Tag Archives | vintners of ireland

VAT decrease didn’t do the UK any good. Any hope for Ireland?

This interesting article, Darling’s VAT cut ‘had no effect on consumer spending’, was published in the The Guardian recently.

Though we heard much of how the decrease in UK vat rates caused a greater influx of Irish grocery shoppers to Newry, Enniskillen and all points north of the border, it appears that it didn’t do much to cause UK consumers to spend more – as was originally hoped.

In a survey carried out by PriceWaterhouseCoopers:

The company interviewed 2,000 consumers and found that an overwhelming 88% said that the VAT cut had not prompted them to spend more on goods or services.

More interesting was the following statement:

The respondents also dismissed the measure as insignificant when compared with other economic factors, citing reduction in income and economic uncertainty as more potent influences on their spending.

With the Vintners Federation of Ireland calling on the government to cut VAT in order to save their own publican skins, one wonders what impact that actually would have here in Ireland.

Will a cut of VAT here in Ireland encourage you to spend more – in pubs or anywhere else? I’m guessing that we’ve got bigger problems to worry about at the moment.


Self Regulation – MEAS proves that it’s really a waste of time

Two recent rulings by the organisation MEAS in response to complaints (details here) show the problem with self regulating industries.

One complaint was upheld against the Portobello pub where they had special offers on drinks, selling them for €4, because it was deemed to be a “happy hour” – though the promotion was for 4 hours.

Another complaint against the Burn Beach Club was rejected despite the fact that they were selling drinks for €2. This apparently is allowed, and not in contravention of any Meas self-imposed regulations.

I don’t know either the pub or nightclub concerned, but you’d have to agree with the pub manager, Paul Slevin, who is quoted as saying:

Mr Slevin said the laws needed tweaking to allow regular pubs to drum up trade, particularly during the recession and at a time when supermarkets and off-licences were offering massive cut-price promotions on alcoholic drinks.

The reason why one special offer is okay and the other isn’t is because Burn Beach Club makes their offer available all day, rather than only during a “happy hour”.

But think about it? How long is a nightclub open for? 4 hours per day?

What’s the difference really then?

For the record, I’ve never been in favour of the ban on happy hours, and the application of the self-regulatory rules imposed by MEAS as can be seen above makes no sense whatsoever.

For those who don’t know, MEAS is the Mature Enjoyment of Alcohol in Society Limited. According to its own blurb, “MEAS is committed to the promotion of the highest ethical standards within the Drinks Industry, and does not condone any misuse or abuse of alcohol.”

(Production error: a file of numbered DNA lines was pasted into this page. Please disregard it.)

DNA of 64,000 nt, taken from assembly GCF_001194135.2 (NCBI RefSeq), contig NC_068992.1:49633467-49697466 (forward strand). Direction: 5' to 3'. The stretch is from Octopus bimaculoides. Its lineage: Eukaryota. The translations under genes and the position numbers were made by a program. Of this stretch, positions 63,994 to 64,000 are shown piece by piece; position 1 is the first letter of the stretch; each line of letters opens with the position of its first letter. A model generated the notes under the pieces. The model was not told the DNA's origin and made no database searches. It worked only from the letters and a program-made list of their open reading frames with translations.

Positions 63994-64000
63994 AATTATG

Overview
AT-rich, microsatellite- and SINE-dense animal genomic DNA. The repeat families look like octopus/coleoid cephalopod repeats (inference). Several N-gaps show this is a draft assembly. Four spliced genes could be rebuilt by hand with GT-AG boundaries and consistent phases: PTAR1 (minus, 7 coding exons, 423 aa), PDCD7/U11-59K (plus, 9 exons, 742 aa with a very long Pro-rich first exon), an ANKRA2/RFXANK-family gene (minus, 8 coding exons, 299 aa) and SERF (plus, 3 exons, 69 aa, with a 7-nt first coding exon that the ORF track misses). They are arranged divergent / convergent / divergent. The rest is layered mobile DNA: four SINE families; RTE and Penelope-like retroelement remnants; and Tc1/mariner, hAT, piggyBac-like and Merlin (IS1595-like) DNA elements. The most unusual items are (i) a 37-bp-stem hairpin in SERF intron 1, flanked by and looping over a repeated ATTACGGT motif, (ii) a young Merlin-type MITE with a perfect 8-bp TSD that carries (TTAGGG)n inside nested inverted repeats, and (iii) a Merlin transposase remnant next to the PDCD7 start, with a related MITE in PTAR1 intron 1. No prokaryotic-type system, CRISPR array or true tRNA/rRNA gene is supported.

The website states that the member companies of MEAS are as follows – self regulation at it’s finest –

  • Beamish & Crawford plc*
  • C&C Group plc
  • Diageo Ireland
  • Drinks Industry Group of Ireland
  • Edward Dillon & Co. Ltd
  • Heineken Ireland
  • InBev Ireland
  • Irish Distillers Ltd
  • Licensed Vintners Association
  • Vintners’ Federation of Ireland

Beware of business organisations crying wolf

I’ve written here before about how consumers should be careful when listening to business representative organisations pronouncements in the press.

If you’re listening to the SIMI warning about the dangers involved in consumers importing their own cars from the UK or Northern Ireland – you have to keep in the back of your mind the money aspect to this and the fact that they’re losing money every time a consumer successfully does so.

The latest that I heard in this genre of self-interested crying wolf was some vintners who are claiming that the prevalence of cheap booze that is for sale now in grocery stores is leading to an increase in violence against women in the home.

The claim seems to be in some sort of support for a reintroduction of a price control on the price of drink that disappeared with the removal of the Groceries Order. This was all covered in an episode of the Last Word on TodayFM last week.

Again, if you consider following the money, you’ll be aware that pubs are closing around the country from the lack of business and the fact that people are drinking more at home either because of the still high (and illegally frozen) price of drink as well as the smoking ban.

So, this scaremongering story (for God’s sake protect our women) is trying to get this cheap drink taken off the market so people will come back to their pubs.

How about dropping your prices, rather than freezing them at ridiculously high 2008 prices? That might show that you’re interested in getting us back in the pubs rather than these cheap stunts.


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